Costa Rica at a Glance
San Jose, the largest city, and located in the Central Valley.
4.2 million people (estimated as of July 2008)
51,100 square kilometers (19,730 square miles). Slightly smaller than the state of West Virginia.
Length is 464 km (288 mi), and width is 274 km (170 mi) with 1,290 km (805 mi) of coastline.
Democratic Republic with popular elections every four years. No armed forces.
Spanish is the official language, but it is spoken with a characteristic accent that identifies the speaker as a Costa Rican. Many Costa Ricans, particularly in tourist areas, also speak English.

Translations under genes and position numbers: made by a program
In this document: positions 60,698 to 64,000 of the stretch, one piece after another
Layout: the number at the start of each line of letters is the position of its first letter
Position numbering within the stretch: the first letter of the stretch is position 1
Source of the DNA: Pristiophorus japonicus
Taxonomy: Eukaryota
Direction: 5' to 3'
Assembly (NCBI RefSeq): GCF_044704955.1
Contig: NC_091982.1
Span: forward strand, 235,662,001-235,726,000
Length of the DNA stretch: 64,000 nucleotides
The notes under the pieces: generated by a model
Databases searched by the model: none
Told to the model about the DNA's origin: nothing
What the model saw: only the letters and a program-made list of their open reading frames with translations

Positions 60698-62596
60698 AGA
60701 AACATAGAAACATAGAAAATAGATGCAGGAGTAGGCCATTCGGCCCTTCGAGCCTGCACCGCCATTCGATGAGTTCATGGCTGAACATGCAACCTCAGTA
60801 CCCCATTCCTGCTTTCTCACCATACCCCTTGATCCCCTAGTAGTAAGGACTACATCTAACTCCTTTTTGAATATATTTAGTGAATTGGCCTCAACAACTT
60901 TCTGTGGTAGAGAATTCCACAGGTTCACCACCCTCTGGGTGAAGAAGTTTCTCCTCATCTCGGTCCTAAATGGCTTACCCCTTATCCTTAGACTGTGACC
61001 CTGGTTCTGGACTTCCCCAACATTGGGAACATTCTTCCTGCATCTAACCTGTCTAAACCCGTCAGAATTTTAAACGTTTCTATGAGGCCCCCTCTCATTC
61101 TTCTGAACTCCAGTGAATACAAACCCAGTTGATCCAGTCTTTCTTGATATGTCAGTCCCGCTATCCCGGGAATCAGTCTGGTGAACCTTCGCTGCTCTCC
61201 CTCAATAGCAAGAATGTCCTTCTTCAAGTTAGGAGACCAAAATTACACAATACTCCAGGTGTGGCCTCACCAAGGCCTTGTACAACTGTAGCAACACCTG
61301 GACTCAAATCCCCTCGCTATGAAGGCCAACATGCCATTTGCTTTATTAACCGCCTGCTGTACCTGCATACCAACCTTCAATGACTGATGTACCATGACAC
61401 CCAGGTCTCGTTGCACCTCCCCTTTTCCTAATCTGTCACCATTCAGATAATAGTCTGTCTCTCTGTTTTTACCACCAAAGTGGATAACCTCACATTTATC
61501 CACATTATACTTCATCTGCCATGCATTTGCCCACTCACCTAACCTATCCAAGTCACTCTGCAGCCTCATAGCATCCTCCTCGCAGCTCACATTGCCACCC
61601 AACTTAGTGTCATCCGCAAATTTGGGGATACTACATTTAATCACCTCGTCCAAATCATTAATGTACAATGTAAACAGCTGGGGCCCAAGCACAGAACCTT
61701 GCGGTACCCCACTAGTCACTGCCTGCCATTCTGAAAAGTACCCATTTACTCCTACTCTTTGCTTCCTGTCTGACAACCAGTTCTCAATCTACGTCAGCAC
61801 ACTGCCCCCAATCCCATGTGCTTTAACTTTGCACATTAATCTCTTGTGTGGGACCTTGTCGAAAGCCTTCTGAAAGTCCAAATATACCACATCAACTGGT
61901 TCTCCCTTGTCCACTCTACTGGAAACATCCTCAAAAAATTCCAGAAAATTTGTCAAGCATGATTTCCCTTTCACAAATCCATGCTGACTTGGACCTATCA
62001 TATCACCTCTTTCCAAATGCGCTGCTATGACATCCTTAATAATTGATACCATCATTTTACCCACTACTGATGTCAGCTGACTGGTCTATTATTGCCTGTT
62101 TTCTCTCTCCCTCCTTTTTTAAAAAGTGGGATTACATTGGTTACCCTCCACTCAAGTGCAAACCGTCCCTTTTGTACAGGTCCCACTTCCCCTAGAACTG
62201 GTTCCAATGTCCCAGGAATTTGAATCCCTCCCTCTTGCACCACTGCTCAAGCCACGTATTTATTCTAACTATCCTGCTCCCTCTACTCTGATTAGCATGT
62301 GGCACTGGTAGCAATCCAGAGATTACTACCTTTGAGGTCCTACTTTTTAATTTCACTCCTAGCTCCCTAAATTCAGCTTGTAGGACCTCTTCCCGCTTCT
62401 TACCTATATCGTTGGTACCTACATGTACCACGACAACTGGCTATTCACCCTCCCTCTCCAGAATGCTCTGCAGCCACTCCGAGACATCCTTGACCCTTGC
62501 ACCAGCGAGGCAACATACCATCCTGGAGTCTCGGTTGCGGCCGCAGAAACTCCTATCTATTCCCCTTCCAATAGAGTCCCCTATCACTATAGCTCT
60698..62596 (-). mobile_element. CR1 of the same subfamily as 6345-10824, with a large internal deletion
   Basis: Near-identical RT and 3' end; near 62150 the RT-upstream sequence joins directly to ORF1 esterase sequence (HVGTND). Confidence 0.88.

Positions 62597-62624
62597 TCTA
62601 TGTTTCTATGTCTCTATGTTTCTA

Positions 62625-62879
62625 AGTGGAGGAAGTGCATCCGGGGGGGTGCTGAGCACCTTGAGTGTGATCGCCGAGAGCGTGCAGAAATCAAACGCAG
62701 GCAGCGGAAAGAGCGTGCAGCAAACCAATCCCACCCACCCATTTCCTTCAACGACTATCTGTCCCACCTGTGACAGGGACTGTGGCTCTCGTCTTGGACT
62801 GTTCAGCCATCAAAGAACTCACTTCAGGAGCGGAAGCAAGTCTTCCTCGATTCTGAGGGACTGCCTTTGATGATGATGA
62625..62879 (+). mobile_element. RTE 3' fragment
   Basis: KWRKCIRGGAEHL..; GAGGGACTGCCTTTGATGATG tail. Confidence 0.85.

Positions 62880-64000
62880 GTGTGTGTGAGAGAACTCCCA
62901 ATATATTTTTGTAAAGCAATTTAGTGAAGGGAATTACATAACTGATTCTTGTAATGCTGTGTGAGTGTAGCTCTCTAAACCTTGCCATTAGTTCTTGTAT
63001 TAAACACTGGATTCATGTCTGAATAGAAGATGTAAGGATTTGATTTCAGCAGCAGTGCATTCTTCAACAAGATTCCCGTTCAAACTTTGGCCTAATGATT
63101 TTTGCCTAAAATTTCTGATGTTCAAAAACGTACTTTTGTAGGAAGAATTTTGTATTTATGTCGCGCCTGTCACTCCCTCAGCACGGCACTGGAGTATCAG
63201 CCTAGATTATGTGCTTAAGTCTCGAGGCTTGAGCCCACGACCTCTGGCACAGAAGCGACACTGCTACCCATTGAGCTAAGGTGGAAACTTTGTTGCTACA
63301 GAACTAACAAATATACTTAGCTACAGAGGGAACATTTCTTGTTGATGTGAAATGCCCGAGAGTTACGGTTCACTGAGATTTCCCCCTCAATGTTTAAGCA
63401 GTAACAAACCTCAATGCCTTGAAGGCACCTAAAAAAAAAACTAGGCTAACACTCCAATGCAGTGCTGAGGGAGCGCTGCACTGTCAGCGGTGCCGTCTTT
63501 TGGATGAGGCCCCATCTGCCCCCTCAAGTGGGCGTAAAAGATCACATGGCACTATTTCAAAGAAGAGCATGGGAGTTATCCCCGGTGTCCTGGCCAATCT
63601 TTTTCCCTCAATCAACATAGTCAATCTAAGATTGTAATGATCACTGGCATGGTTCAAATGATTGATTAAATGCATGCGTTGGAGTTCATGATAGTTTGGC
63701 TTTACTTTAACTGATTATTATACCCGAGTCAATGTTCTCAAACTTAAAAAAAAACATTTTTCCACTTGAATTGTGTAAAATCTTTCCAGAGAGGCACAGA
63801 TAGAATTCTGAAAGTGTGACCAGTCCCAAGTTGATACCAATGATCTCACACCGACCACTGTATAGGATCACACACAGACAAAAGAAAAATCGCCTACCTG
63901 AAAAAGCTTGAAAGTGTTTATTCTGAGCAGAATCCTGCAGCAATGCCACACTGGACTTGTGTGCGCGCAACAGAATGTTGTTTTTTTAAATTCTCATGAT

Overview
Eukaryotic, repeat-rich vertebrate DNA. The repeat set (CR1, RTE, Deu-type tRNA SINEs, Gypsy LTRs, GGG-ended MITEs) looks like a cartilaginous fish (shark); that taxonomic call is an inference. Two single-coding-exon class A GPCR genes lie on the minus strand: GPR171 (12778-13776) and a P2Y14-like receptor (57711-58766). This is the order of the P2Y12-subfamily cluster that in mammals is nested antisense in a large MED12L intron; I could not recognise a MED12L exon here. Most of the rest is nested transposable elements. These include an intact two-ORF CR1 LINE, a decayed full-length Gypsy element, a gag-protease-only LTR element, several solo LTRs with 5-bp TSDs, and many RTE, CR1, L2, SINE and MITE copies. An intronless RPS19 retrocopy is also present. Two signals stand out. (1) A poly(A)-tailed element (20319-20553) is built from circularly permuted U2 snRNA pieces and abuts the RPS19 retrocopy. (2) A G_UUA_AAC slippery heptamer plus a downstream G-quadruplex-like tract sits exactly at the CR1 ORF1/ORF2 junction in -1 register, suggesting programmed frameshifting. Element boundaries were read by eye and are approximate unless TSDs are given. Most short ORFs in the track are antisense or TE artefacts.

The official currency is the Colon, named after Christopher Columbus (or “Cristobal Colon”). Currency exchanges can be carried out in most banks and hotels. Major credit cards are widely accepted.
The official religion is Roman Catholic but everyone is free to worship their chosen faith.
Costa Rican cuisine offers a wide variety of choices ranging from the freshest tropical fruits and vegetables to exquisite seafood and indigenous dishes such as “gallo pinto” (or “spotted rooser”) consisting of rice lightly sautéed with beans and served with steak or eggs.
Occasional earthquakes; hurricanes along the Atlantic coast; possible flooding of lowlands and landslides at onset of rainy season; and active volcanoes in the Central Valley.